PUBLIC INFORMATION OFFICE
JET PROPULSION LABORATORY
CALIFORNIA INSTITUTE OF TECHNOLOGY
NATIONAL AERONAUTICS AND SPACE ADMINISTRATION
PASADENA, CALIF. 91109. TELEPHONE (818) 354-5011
CONTACT: Jim Doyle
FOR IMMEDIATE RELEASEMay 20, 1996
REAL-TIME EXPERIMENT DATA FROM SHUTTLE TO BE ON INTERNET
Real-time data from an experiment aboard Space Shuttle
Endeavour, launched Sunday, is available to anyone with access to
the World Wide Web on Internet for most of the current 10-day
The experiment is the Brilliant Eyes Ten-Kelvin Sorption
Cryocooler Experiment (BETSCE), which can produce temperatures as
low as 10 Kelvin (-441.6 degrees Fahrenheit).
The data from the experiment will be made available with the
assistance of two companies, National Instruments of Austin, TX,
and Apple Computer Inc. of Cupertino, CA.
The Measurement Technology Center at NASA's Jet Propulsion
Laboratory, where BETSCE was developed, is using graphical
instrumentation software from National Instruments to monitor the
status of the experiment.
The data is being transmitted to NASA's Johnson Space Center
in Houston, TX, which in turn is relaying it to a computer at
JPL, which sends the data to a server at National Instruments in
To access the data, Web users need to use Netscape Navigator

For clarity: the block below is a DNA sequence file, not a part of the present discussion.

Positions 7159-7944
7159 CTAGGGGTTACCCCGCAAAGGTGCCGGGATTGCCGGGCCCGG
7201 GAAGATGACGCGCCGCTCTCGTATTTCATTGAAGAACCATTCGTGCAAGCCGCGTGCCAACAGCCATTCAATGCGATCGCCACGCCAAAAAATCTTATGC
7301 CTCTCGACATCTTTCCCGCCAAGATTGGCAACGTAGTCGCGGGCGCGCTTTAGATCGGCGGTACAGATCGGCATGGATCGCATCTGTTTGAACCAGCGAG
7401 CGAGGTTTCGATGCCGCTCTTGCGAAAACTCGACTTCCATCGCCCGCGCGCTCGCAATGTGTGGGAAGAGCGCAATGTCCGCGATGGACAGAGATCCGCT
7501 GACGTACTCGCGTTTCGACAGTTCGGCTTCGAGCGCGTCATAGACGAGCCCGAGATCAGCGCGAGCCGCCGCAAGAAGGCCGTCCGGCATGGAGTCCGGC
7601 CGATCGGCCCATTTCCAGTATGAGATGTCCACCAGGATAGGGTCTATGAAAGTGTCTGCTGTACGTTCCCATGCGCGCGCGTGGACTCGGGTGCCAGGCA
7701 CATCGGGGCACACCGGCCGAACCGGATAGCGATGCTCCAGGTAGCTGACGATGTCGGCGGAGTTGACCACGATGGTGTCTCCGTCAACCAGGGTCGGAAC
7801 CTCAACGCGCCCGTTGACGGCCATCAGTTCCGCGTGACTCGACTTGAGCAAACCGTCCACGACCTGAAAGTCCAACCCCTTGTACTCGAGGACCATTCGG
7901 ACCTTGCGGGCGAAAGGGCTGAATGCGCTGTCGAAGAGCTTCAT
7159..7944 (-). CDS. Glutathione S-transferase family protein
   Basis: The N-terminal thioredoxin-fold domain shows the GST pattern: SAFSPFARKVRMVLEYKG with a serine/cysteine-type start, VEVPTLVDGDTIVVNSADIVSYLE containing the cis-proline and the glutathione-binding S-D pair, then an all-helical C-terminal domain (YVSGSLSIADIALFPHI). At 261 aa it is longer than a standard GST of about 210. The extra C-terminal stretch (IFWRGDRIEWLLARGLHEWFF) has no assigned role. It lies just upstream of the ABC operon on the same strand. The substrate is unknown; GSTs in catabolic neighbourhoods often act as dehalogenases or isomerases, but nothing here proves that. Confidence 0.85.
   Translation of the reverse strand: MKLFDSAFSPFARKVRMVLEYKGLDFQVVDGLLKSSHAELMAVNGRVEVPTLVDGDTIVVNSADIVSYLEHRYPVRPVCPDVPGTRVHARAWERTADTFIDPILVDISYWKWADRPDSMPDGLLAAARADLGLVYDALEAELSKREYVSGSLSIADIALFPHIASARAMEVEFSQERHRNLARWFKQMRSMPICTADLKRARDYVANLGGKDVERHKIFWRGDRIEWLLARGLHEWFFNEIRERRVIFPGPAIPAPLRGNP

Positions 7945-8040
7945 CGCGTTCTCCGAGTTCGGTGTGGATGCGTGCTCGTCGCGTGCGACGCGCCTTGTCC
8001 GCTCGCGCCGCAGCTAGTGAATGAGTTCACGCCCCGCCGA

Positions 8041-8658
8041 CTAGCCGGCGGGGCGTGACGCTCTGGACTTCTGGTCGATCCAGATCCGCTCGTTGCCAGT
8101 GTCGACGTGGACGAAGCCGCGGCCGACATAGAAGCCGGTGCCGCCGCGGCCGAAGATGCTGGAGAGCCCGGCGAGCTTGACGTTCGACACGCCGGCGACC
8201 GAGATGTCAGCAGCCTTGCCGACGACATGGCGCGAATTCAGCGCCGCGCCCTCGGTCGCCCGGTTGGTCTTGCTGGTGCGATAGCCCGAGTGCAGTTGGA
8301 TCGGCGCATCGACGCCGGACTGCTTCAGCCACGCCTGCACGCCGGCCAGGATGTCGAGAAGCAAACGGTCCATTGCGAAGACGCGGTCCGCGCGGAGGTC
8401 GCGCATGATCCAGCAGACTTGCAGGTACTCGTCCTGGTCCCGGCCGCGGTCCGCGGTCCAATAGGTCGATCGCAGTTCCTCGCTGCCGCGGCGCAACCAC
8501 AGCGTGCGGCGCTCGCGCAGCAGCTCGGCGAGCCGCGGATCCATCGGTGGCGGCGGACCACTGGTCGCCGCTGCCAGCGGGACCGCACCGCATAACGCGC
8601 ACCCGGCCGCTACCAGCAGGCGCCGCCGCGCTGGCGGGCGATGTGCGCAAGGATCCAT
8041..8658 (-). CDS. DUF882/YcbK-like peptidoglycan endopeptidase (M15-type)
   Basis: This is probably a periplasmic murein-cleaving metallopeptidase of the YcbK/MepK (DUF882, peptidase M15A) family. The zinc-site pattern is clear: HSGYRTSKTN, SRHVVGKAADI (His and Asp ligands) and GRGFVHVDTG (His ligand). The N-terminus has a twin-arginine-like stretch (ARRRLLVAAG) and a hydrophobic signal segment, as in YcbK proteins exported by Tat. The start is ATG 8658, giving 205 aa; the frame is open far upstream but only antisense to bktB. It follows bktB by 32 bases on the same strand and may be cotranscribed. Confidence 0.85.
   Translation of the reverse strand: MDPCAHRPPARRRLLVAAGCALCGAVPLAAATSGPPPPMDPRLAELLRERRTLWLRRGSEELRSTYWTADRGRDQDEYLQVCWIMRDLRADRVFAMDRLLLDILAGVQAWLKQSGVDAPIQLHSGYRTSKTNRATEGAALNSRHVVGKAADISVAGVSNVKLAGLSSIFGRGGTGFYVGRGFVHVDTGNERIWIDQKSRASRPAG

Version 2.0. The data will be available at two Web sites:
BETSCE is a new refrigeration technology designed to enable
precision pointing without vibration for long-duration astronomy,
Earth observation and surveillance space applications. Before, it
was only possible to achieve temperatures as low as 10 Kelvin in
space by launching large, heavy dewars containing liquid helium
or solid hydrogen. Typical lifetimes for these missions has been
well under one year because the helium or hydrogen depleted. The
closed cycle sorption cooler has the potential to operate
reliably for more than 10 years.
In BETSCE, the sorption cryocooler alternately heats and
cools beds containing metal hydride powders to circulate hydrogen
as the refrigerant fluid in a closed cycle. It takes less than
two minutes to reach its 10 Kelvin level.
The Web page is showing the status of a number of experiment
measurements including temperature and pressure of the coolant,
whether the coolant is solid, liquid or gas, temperatures of
specific parts of the system and whether valves are open or
BETSCE was developed at the Jet Propulsion Laboratory under
contract to the Ballistic Missile Defense Organization and the
Air Force Space and Missiles Systems Center. The NASA Office of
Space Access and Technology sponsored the space shuttle flight
for BETSCE. The project manager and principal investigator at
JPL is Dr. Steven Bard.